6.21 The latter three questions were prefaced by statements that 'one way of helping to fund the NHS is to charge people for certain things', and that 'one way of helping to fund state schools is to charge parents for certain things'.
6.22 Free personal care is an area where the current position in Scotland is both different from that in England and different from policy in Scotland just over a decade ago. Personal care - such as help with washing and eating - was made free for everyone over 65 in Scotland in 2002. Meanwhile, in England such care continues to be means-tested. While hospital meals are free for all NHS in-patients, policy on who pays for individual music lessons and school trips (where these are not part of the curriculum) can vary between local authorities. The issue of charging for school musical instrument lessons hit the headlines in mid-2011, when a survey by teaching union EIS suggested that 25 of 32 local authorities in Scotland would be charging pupils up to £400 per term for lessons and instrument hire - reported as an increase of nine authorities on the previous year (Scotsman, 4 June 2011).
Who do people think should pay for personal care for older people?
6.23 Respondents were asked who they thought should pay for regular help for older people who need help looking after themselves. Figure 6.1 shows responses to this question in 2011 and in 2007, when it was included in SSA as part of a module of questions on public services funded by the Economic and Social Research Council (ESRC). The findings suggest that the issue of whether personal care should be provided free of charge on a universal basis or whether it should be means tested divides the Scottish public. In 2011, 51% felt that the government should pay for such care, no matter how much money a person has. However, almost as many (46%) thought it should depend on how much money the person has - in other words, that it should be means tested. The slight decline between 2007 and 2011 in the proportion saying that personal care should be provided freely on a universal basis was not quite statistically significant. However, it is clear that it would only take a small further shift for the balance of public opinion to be reversed in favour of means testing rather than universal free personal care.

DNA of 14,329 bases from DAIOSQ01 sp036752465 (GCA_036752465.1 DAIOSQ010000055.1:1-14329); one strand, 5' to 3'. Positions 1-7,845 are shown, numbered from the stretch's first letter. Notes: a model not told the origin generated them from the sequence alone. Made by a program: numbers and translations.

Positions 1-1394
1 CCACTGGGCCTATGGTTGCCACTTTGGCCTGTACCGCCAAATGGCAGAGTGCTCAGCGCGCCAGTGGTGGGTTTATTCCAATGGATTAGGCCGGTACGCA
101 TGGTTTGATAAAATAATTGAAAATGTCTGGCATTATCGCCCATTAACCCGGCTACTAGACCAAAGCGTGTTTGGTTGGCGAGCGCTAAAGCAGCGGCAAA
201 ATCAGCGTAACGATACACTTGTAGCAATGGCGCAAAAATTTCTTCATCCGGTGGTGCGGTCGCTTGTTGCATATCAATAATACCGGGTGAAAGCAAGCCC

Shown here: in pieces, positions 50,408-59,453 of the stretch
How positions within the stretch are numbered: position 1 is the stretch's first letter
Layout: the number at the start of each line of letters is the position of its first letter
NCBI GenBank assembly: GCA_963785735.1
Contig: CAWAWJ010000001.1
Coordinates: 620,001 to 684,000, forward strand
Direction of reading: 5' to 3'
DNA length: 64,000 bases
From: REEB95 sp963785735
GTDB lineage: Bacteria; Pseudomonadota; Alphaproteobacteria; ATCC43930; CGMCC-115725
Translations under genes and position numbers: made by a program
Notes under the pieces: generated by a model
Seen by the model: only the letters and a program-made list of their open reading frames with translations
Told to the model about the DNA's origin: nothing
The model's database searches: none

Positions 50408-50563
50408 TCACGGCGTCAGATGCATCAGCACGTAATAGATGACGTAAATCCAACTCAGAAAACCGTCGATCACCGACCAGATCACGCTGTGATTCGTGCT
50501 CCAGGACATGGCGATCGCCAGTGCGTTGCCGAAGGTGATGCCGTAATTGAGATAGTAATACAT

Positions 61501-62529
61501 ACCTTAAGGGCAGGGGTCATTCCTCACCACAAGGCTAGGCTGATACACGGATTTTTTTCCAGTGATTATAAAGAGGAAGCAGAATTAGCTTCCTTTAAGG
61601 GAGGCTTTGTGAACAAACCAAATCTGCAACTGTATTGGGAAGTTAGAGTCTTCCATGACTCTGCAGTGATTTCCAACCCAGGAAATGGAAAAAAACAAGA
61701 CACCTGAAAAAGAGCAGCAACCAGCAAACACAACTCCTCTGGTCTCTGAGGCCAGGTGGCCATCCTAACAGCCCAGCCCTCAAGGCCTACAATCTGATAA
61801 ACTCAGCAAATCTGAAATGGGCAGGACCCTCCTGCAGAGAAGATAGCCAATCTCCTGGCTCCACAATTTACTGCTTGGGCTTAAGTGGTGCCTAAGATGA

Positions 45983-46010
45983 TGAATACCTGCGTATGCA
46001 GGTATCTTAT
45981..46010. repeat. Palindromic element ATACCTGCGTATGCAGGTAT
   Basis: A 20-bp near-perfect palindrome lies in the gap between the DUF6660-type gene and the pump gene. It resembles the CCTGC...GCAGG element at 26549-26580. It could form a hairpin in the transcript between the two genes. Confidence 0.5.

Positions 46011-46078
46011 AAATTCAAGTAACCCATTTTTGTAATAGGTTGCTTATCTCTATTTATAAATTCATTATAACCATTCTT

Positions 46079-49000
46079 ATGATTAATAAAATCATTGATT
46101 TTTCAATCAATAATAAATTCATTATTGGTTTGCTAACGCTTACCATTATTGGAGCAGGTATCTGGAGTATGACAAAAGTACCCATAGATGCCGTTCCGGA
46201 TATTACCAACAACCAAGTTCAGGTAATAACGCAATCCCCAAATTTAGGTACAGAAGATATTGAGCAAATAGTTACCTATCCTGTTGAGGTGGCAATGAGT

Base: All respondents.
Sample size: 2007 = 1,508; 2011 = 1,197
Differences in attitudes to who should pay for care
6.24 Table 6.3 shows how views on who should pay for personal care for older people vary between different groups in Scottish society. In interpreting this table, it is important to note that where views on an issue divide roughly down the middle, differences need to be bigger before they are statistically significant. Thus while it may appear that women are more supportive than men of universal free personal care and that support for this policy increases with household income, in fact these differences are not statistically significant. Differences by age, education and how politically left or right wing people are were significant, however. Those aged 30 or older were more likely than those aged under 30 to believe the government should pay for personal care for older people, no matter how much money a person has (52-56% of those aged 30 or older thought this, compared with 41% of those under 30). Support for universal free personal care decreased with level of education, while support for means testing increased. For example, 68% of those with no qualifications felt the government should pay for care for all older people who need regular help looking after themselves, no matter how much money the person has. This figure falls to 39% among graduates. Finally, those who are more politically left-wing were more supportive of personal care being funded on a universal basis - 59% of those on the left said this, compared with 42% of those with more right-wing beliefs about the role of government.
|Government, no matter how much money person has||Person, no matter how much money he/she has||Who pays should depend on how much money person has||Don't know||Sample size|